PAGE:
Wednesday, February 29, 2012

February Photo a Day Challenge Day 27 - Something you ate

Falafel, pita bread and tzatziki (or hommous) seem to have become my regular lunch, as we stop in local eateries and enjoy delicious salads, warm fresh bread, freshly-squeezed juices and sweet treats.

They say travel broadens the mind. I just hope that's the only part of me broadened by this wonderful experience ;-)

February Photo a Day Challenge Day 26 - Night

Just a couple of hours after arriving at Tiberias, on the Sea of Galilee, yesterday afternoon we found ourselves in the midst of a happy early evening crowd at the lake's edge watching a water and light show presenting scenes from the region's history projected onto walls of water spray.

One of those serendipitous moments in travel that can sometimes leave the very best memories.

What a night!

Tuesday, February 28, 2012

Herod's little place at the beach

If you're fortunate enough to have kitchen bench tops made of Caesarstone, here's where it's made, Caesarea Maritima a little way north of Tel Aviv.

Here too Herod the Great built himself a rather nice place by the sea, complete with swimming pool and hippodrome.

With our friends virtually standing on Herod's balcony overlooking the sea I took the opportunity for another group photo.

Specially for the folks back home

I know there are plenty of friends, family and church family back home in Australia following our trip who would like to see photos of their loved ones, so if you're one of my loyal blog readers with no interest in a dozen Aussies tramping the Holy Land, please indulge me as I share a few 'happy snaps'.

Pink-hatted ladies - Barbara and I enjoying the sunshine at Caesarea Maritima.

Elizabeth taking in the view from Mount Carmel.

Richard, our keenest photographer, in typical pose at Megiddo.

Denise at Masada.

With Catriona, Helen ((resplendent in pink!), Beverley and Barbara at Jaffa/Joppa where we took in the expansive view of Tel Aviv's beaches in the late afternoon.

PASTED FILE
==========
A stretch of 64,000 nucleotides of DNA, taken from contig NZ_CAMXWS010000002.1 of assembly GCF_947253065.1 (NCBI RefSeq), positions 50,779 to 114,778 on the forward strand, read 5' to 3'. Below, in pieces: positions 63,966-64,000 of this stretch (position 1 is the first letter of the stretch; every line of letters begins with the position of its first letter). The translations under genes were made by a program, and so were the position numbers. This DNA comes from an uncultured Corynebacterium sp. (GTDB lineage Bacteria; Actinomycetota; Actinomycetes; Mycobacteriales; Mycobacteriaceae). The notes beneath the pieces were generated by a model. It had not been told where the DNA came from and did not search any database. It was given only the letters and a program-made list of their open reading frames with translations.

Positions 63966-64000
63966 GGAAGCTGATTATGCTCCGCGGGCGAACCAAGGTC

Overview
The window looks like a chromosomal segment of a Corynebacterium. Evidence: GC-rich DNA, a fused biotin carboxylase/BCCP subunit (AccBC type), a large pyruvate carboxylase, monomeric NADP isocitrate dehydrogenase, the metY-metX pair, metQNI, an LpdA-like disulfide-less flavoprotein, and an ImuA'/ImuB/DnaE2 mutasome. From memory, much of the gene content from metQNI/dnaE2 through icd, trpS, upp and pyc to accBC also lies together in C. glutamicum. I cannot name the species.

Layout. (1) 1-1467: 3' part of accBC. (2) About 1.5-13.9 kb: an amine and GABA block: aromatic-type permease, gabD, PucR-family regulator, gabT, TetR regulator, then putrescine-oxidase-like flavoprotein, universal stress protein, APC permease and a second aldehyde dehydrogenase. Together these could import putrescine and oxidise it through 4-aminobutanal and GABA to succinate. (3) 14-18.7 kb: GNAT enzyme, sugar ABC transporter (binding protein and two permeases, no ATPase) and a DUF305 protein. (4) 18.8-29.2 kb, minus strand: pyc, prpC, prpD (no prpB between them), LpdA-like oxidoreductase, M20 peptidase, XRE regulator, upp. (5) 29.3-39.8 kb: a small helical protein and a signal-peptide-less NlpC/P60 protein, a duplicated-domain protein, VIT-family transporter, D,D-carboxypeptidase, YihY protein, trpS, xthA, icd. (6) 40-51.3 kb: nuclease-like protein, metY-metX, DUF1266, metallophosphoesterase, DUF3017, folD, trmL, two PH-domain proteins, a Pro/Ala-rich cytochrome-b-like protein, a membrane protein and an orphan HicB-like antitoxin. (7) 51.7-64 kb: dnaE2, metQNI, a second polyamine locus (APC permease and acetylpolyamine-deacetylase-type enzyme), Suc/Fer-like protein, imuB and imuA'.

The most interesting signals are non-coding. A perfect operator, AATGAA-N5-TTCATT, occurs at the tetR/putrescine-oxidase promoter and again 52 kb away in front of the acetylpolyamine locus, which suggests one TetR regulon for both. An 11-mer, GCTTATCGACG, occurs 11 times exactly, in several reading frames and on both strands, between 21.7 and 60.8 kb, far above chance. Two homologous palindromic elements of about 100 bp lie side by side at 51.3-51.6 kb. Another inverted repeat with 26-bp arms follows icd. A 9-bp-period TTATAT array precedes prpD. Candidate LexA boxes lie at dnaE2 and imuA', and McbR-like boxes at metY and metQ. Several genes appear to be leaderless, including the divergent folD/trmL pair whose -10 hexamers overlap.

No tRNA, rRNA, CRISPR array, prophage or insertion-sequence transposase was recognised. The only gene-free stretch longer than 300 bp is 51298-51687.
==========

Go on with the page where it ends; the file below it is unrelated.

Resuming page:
Greta on Mount Nebo, with the Holy Land behind.

Bev goes Bedouin at Wadi Rum.

Boak, Peter and Richard in the synagogue at Masada.

February Photo a Day Challenge Day 25 - Green

We've been blessed with our weather so far. Just a couple of days before we arrived in Jordan it snowed in Petra and the site had to be closed, but as you've seen the skies quickly cleared and we've had perfect conditions for sightseeing.

Israel is as green as can be, and wild red anemones and yellow mustard flowers make bright splashes of colour on the roadside.

When we visited the Biblical nature reserve of Neot Kedumim near Tel Aviv yesterday afternoon we saw hundreds of miniature cyclamen in clumps, as well as apple and almond blossom.

These views from Megiddo, looking over the Jezreel Valley, will give you some idea of the fresh green fields of barley, fennel and other crops.

And just because I like colour, here are a couple more snaps of flowers I couldn't resist. This statice was growing wild near the Roman theatre at Caesarea Maritima.

And these (we call them red hot pokers at home) were growing in the garden at the monastery on Mount Carmel, the site where Elijah and his God triumphed in his face-off with the prophets of Baal.

Kind of appropriate, don't you think, when the challenge was to see whose God would be first to light the sacrificial fire.

Monday, February 27, 2012

Going up in the world

Morning over the Dead Sea, as seen from the balcony of our hotel room.

There are two ways to get up to the fortress of Masada, by cable car or by walking the serpentine path. Richard was all for the latter, but some of us were glad we only had time to take the 10 minute cable car ride.

Hi there, Helen, Denise and Elizabeth!

Month after month 900 Jewish zealots are said to have held out here, atop the mountain, while 10,000 Romans and Jewish prisoners built a huge ramp up the western side, eventually breaching the walls of the fortress in April of 73AD.

The Romans found everyone dead from a mass suicide.

(above) Our guide with the three men in our group, Boak, Peter and Richard, in the synagogue.

(below) Looking down into one of the huge cisterns built to hold water diverted from the flash floods in the desert.

The one where we float in the Dead Sea

We lunched at Qumran, visited the ruins, and saw the caves where the Dead Sea Scrolls were found. In the days when the Essenes lived here the Dead Sea (more than 400 meters below sea level) would have been so much closer, but evaporation over the years, and more recently damming and irrigation by Israel in the north, has had a devastating effect.